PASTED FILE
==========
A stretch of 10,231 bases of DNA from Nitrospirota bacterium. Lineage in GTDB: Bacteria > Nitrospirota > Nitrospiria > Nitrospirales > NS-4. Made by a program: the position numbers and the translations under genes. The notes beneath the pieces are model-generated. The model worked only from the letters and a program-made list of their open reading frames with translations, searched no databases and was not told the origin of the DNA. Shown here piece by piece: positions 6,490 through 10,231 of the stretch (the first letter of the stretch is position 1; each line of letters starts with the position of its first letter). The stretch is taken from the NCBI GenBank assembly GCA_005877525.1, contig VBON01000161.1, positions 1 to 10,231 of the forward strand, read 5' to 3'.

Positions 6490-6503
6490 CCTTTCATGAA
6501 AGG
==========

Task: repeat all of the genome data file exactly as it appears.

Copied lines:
A stretch of 10,231 bases of DNA from Nitrospirota bacterium. Lineage in GTDB: Bacteria > Nitrospirota > Nitrospiria > Nitrospirales > NS-4. Made by a program: the position numbers and the translations under genes. The notes beneath the pieces are model-generated. The model worked only from the letters and a program-made list of their open reading frames with translations, searched no databases and was not told the origin of the DNA. Shown here piece by piece: positions 6,490 through 10,231 of the stretch (the first letter of the stretch is position 1; each line of letters starts with the position of its first letter). The stretch is taken from the NCBI GenBank assembly GCA_005877525.1, contig VBON01000161.1, positions 1 to 10,231 of the forward strand, read 5' to 3'.

Positions 6490-6503
6490 CCTTTCATGAA
6501 AGG